The characters. Cartoony or not, I played them for a long time and you can become attached even to the digital representations of your psyche. That’s what they are at some level, no matter to what shallow depth you think you are trawling. I found a way out of this trying SWTOR. I took the names with me, if they were representations of my subconscious then they were with me in whatever game I played and the names were labels. My character name in EVE is built from two of the names I’ve used in every game I’ve played for the last ten years. I have good memories attached to things done playing those characters but I’ll always have those memories. The particular digital manifestation of these archetypes is just a shadow of structures in my mind, cast by that particular game.

Pandas. I could legally slaughter a lot of Pandas if I went back. Something we all want to do really, provoked to fury by their good natured, bamboo eating harmlessness. Sitting around, going extinct on a mountain and being voiced by Jack Black is naturally something that would cause Mr Average Joe to fly into a murderous rage that makes 28 Days Later look like an episode of Sesame Street.

Wait.... Ignore that last paragraph. That’s not what I think about pandas. Thats what I think about Pokemon....

So I can’t abandon Warcraft completely, I’ll be “super casual”. Never again will I run 21 dungeons in one day. To be fair I only did that once and it broke me. I’ll attempt to run 21 DED sites instead. To those of you headed back to Warcraft, looking for a guild to get some casual raiding done then Virtue on Hellfire are looking for at least one healer. It’s a good bunch of people and the reason I can’t fully abandon Warcraft just yet.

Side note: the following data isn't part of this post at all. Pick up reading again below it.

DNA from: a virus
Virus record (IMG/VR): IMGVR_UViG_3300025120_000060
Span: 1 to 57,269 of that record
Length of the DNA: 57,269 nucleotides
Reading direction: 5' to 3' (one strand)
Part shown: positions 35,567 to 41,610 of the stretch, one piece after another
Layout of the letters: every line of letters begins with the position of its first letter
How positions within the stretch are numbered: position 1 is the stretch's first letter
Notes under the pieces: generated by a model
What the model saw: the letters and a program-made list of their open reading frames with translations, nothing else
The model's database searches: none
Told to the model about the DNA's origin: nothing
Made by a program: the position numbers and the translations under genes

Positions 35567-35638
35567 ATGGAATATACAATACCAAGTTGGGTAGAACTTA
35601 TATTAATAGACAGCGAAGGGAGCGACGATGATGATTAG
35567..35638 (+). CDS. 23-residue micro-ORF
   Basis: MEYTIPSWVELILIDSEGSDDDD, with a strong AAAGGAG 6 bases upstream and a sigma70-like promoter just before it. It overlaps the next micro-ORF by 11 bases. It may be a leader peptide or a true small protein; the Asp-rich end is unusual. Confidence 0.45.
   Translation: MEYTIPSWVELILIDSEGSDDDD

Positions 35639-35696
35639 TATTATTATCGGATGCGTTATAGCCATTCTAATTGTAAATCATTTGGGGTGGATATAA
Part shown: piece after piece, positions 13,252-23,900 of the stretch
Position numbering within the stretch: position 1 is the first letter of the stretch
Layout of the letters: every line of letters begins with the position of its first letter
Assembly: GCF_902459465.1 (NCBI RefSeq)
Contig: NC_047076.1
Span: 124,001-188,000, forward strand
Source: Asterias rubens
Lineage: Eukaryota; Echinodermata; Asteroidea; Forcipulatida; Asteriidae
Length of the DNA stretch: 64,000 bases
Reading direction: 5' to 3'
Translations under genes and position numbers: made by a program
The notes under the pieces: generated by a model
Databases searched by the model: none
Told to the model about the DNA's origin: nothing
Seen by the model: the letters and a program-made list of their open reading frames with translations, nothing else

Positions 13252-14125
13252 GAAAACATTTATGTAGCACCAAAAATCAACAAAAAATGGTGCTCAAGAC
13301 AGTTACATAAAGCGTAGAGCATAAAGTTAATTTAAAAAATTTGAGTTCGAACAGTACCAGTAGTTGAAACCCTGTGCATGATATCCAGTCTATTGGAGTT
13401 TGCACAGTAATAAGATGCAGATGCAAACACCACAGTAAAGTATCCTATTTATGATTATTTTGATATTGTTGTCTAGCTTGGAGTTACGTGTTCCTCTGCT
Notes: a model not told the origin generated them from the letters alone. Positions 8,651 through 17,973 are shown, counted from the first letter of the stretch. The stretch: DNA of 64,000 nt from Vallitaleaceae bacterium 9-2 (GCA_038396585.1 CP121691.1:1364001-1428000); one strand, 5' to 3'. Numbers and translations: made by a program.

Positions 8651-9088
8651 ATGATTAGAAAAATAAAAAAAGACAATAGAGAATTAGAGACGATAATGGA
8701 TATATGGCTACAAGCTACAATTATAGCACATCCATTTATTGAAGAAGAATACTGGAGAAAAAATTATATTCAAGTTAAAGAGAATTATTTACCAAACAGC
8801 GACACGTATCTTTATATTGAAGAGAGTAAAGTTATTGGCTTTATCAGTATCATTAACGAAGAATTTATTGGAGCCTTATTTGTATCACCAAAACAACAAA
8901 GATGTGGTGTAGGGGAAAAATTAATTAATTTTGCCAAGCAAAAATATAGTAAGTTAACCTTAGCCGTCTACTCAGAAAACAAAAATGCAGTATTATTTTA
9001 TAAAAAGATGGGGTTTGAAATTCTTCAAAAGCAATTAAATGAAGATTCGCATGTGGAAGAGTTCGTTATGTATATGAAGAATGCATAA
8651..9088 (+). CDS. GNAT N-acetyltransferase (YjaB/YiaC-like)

Old friends and new. A couple of the guys from Warcraft jumped over to EVE following my rantings. One even subscribed from my invite gifting me with the free month of play. I’ve made quite a few new friends in EVE, even one old hand from the same Warcraft server. A few I met as I spent the first week grappling with the basic concepts and finding other people in the same boat. With others I’ve been even luckier since this blog has had a LOT of kind responses. It’s good to get out and meet people without the irritant of having to leave the flat, then again I am looking forward to the London meet up. I’m not sure my friends from real life who came to EVE will stick it out for much longer, it might not their thing. This too is important as it means I’ll need to catch up with them more, back out there in Real Life, and take some time away from the pod.

Science fiction. I’m a science fiction fan in addition to being a fantasy fan. A science fiction fan was always going to be enthralled by the concept of EVE. I’m hoping that one day I’ll have more time away from the manic rush of getting things done to go and explore more of the back story of EVE. I imagine that most science fiction fans will be space nerds too at some level. Personally I can’t get enough of the vistas on offer in EVE, and the ships in which I fly through them. I spin the camera when I’m in systems at the heart of the nebulae and try to work out where I am relative to the view from outside. I regularly read planet statistics. I’m particularly fond of reading temperate planet statistics and wondering if I’d live there (I want lower than 9.8m/s gravity because I’m lazy and it genuinely would make it easier to get out of bed in the morning). I have the ships and I have the space. I can will myself into this universe, the sandbox awaits and I can do anything I choose. What science fiction fan wouldn’t come and roam here for a while? I should say here that I don’t have a problem with the ships being my avatar. If you do have a problem with this, go read Excession by Iain M. Banks. It’ll fix the problem. I once met Iain Banks. It was the only time I’ve been star struck and even though he was massively hungover he was amusing and generous.